Evaluating Impacts of Deep Oil Spills on Oceanic Marine Mammals

Document Type

Book Chapter

Publication Date



Marine mammal, Sperm whale, Beaked whale, Dolphin Passive acoustic monitoring (PAM), Megafauna, Mammal, Odontocete, Bryde’s whale, Spotted dolphin, Stenella, Kogia, Echolocation, Visual survey, Ship strike, Noise Air gun, HARP, Mississippi Canyon, Green Canyon, Risso’s dolphin, Pilot whale, Tag Aerial survey, Habitat model, Loop Current, AUV, Satellite, Genetic, Monitoring, Dispersant, Hazing, Deterrent, NRDA, Cetacean, Disturbance, NOAA, Stock, Restoration, Mexico, Seismic

Digital Object Identifier (DOI)



The Deepwater Horizon (DWH) oil spill may be indicative of future large, deep spills that may occur in the coming decades. Given that future deepwater spills are possible, critical considerations include (1) establishing baselines for oceanic marine mammal and populations in at-risk areas, (2) understanding the implications of response choices for oceanic marine mammals, (3) designing studies with adequate coverage for post-spill monitoring, and (4) identifying effective strategies for oceanic marine mammal restoration. In this chapter, we consider these four stages in the context of a series of hypothetical oil spill scenarios, identifying ways that lessons learned from the DWH oil spill and prior events can be applied to future disasters.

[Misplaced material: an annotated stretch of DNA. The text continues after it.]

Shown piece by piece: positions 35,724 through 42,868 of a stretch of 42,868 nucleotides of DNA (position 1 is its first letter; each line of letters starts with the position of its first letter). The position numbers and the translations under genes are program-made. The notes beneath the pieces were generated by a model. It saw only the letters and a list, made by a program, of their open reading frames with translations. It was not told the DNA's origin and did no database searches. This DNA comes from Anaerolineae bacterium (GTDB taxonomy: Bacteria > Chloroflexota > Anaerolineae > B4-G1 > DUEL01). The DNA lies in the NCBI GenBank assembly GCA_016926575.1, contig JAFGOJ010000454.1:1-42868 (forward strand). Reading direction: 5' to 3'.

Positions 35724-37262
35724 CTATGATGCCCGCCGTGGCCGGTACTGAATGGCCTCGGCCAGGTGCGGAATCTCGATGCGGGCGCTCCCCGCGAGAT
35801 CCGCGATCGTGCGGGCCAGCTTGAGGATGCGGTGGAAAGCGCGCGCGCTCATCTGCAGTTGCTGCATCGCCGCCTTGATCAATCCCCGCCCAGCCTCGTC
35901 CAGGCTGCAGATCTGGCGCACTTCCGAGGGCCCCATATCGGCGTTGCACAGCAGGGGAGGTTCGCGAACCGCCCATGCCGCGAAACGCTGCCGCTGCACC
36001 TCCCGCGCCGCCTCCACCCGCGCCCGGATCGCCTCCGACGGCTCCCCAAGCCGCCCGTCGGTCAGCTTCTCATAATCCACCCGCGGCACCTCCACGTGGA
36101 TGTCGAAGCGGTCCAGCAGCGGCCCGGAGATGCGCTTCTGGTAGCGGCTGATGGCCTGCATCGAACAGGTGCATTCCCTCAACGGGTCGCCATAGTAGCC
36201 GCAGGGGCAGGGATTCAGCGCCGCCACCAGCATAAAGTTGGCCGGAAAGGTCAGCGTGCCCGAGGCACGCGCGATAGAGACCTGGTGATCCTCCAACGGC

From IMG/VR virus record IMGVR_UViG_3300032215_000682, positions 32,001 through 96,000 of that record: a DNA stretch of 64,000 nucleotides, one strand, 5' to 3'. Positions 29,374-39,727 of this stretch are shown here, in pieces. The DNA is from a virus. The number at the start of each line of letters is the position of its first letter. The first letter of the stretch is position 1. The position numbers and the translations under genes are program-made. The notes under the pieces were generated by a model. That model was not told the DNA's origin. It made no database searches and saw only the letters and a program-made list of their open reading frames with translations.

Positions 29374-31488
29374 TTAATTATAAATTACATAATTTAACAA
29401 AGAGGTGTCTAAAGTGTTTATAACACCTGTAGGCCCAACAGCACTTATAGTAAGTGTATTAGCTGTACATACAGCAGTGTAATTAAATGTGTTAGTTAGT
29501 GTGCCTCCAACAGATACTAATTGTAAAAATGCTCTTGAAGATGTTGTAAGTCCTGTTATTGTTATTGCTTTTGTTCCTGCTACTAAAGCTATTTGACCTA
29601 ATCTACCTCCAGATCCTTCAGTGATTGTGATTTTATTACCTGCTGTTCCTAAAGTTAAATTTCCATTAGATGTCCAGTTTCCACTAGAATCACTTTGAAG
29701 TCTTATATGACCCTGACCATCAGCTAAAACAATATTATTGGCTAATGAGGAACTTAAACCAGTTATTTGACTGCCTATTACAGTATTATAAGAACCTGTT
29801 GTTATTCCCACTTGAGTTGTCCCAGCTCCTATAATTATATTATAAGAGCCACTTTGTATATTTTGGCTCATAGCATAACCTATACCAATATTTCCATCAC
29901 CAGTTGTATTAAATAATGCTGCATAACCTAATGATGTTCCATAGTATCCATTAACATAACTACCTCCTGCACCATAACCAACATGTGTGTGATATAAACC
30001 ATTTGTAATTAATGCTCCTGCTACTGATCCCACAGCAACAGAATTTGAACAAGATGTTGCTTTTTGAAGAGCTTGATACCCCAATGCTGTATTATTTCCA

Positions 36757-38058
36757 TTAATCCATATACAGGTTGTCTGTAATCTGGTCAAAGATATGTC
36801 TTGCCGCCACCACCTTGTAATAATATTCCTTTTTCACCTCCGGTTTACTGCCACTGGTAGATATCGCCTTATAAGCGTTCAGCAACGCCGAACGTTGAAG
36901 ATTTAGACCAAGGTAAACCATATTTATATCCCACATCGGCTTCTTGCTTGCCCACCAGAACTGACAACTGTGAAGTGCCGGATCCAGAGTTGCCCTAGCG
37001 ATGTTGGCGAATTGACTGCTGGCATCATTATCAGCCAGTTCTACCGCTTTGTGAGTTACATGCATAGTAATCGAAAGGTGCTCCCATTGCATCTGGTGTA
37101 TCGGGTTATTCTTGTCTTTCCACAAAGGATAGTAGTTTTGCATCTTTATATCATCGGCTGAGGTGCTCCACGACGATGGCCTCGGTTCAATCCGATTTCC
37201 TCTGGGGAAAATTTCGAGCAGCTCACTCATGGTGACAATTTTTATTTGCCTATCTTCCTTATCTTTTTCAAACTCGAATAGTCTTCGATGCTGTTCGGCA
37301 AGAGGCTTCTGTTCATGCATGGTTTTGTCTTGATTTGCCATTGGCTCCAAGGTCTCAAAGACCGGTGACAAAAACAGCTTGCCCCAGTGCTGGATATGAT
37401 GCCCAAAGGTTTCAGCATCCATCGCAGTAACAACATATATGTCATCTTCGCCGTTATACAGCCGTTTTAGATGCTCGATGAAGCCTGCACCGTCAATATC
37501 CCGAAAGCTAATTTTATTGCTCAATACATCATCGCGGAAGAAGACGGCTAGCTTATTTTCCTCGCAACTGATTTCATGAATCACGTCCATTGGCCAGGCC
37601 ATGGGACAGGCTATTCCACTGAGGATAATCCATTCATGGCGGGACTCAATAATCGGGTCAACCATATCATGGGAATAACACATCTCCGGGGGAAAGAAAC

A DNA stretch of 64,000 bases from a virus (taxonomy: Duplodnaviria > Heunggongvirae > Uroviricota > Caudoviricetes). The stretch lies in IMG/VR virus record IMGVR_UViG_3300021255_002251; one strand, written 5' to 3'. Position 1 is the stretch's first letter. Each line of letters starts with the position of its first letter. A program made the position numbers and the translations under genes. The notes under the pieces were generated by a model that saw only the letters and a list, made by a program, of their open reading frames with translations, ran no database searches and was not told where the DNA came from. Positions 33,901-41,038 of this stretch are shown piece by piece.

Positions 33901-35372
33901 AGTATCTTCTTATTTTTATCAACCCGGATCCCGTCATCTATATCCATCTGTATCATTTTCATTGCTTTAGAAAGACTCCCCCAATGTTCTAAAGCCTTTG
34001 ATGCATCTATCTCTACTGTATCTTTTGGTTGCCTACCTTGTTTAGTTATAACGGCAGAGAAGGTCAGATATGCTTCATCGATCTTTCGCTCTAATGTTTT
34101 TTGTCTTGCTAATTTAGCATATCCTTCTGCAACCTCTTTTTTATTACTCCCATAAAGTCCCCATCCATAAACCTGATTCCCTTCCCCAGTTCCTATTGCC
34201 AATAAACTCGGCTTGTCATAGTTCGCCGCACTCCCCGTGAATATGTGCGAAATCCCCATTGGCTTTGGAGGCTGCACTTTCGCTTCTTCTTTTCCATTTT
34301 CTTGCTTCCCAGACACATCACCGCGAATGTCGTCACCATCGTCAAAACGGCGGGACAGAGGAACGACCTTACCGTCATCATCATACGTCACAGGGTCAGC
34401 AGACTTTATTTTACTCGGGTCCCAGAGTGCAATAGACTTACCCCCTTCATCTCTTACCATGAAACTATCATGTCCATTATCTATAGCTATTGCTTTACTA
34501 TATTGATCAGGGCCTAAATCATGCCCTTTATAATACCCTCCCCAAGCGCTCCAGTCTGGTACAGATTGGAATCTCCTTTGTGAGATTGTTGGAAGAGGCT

Citation / Publisher Attribution

Evaluating Impacts of Deep Oil Spills on Oceanic Marine Mammals, in S. A. Murawski, C. H. Ainsworth, S. Gilbert, D. J. Hollander, C. B. Paris, M. Schlüter & D. L. Wetzel (Eds.), Scenarios and Responses to Future Deep Oil Spills: Fighting the Next War, Springer, p. 419-441